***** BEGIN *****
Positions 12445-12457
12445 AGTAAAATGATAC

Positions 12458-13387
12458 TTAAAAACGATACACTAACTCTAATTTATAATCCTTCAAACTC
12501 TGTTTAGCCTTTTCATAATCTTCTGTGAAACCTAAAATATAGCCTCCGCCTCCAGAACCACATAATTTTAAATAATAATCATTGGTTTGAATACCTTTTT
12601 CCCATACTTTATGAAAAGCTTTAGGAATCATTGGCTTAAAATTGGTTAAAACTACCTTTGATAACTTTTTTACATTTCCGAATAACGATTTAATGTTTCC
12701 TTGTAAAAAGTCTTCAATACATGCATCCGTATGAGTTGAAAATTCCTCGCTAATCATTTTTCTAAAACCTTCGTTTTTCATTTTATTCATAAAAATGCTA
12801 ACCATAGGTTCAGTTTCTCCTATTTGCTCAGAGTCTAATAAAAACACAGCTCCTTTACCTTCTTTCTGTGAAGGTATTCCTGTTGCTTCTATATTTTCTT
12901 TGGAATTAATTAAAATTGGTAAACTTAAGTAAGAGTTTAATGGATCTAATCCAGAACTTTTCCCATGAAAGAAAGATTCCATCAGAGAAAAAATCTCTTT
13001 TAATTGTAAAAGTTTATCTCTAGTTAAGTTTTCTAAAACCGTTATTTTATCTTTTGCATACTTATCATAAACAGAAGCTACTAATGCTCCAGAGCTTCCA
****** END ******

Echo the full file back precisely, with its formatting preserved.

Positions 12445-12457
12445 AGTAAAATGATAC

Positions 12458-13387
12458 TTAAAAACGATACACTAACTCTAATTTATAATCCTTCAAACTC
12501 TGTTTAGCCTTTTCATAATCTTCTGTGAAACCTAAAATATAGCCTCCGCCTCCAGAACCACATAATTTTAAATAATAATCATTGGTTTGAATACCTTTTT
12601 CCCATACTTTATGAAAAGCTTTAGGAATCATTGGCTTAAAATTGGTTAAAACTACCTTTGATAACTTTTTTACATTTCCGAATAACGATTTAATGTTTCC
12701 TTGTAAAAAGTCTTCAATACATGCATCCGTATGAGTTGAAAATTCCTCGCTAATCATTTTTCTAAAACCTTCGTTTTTCATTTTATTCATAAAAATGCTA
12801 ACCATAGGTTCAGTTTCTCCTATTTGCTCAGAGTCTAATAAAAACACAGCTCCTTTACCTTCTTTCTGTGAAGGTATTCCTGTTGCTTCTATATTTTCTT
12901 TGGAATTAATTAAAATTGGTAAACTTAAGTAAGAGTTTAATGGATCTAATCCAGAACTTTTCCCATGAAAGAAAGATTCCATCAGAGAAAAAATCTCTTT
13001 TAATTGTAAAAGTTTATCTCTAGTTAAGTTTTCTAAAACCGTTATTTTATCTTTTGCATACTTATCATAAACAGAAGCTACTAATGCTCCAGAGCTTCCA